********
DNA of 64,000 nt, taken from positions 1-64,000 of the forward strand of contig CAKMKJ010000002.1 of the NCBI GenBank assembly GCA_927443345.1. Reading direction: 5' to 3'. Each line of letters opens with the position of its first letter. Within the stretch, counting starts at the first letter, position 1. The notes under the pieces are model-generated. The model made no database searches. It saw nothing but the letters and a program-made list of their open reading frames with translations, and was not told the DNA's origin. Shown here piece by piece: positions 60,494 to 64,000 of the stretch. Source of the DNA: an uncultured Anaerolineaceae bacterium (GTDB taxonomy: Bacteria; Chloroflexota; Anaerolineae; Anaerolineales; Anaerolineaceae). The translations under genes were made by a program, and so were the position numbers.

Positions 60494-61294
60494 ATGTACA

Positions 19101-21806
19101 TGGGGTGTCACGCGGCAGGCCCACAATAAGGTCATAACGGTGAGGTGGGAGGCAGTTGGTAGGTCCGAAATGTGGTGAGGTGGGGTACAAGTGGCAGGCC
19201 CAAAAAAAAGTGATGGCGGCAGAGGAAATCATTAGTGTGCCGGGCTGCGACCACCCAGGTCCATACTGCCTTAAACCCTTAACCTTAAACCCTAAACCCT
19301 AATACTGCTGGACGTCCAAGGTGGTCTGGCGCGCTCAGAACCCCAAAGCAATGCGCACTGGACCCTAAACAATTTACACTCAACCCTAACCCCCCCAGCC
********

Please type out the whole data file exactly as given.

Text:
DNA of 64,000 nt, taken from positions 1-64,000 of the forward strand of contig CAKMKJ010000002.1 of the NCBI GenBank assembly GCA_927443345.1. Reading direction: 5' to 3'. Each line of letters opens with the position of its first letter. Within the stretch, counting starts at the first letter, position 1. The notes under the pieces are model-generated. The model made no database searches. It saw nothing but the letters and a program-made list of their open reading frames with translations, and was not told the DNA's origin. Shown here piece by piece: positions 60,494 to 64,000 of the stretch. Source of the DNA: an uncultured Anaerolineaceae bacterium (GTDB taxonomy: Bacteria; Chloroflexota; Anaerolineae; Anaerolineales; Anaerolineaceae). The translations under genes were made by a program, and so were the position numbers.

Positions 60494-61294
60494 ATGTACA

Positions 19101-21806
19101 TGGGGTGTCACGCGGCAGGCCCACAATAAGGTCATAACGGTGAGGTGGGAGGCAGTTGGTAGGTCCGAAATGTGGTGAGGTGGGGTACAAGTGGCAGGCC
19201 CAAAAAAAAGTGATGGCGGCAGAGGAAATCATTAGTGTGCCGGGCTGCGACCACCCAGGTCCATACTGCCTTAAACCCTTAACCTTAAACCCTAAACCCT
19301 AATACTGCTGGACGTCCAAGGTGGTCTGGCGCGCTCAGAACCCCAAAGCAATGCGCACTGGACCCTAAACAATTTACACTCAACCCTAACCCCCCCAGCC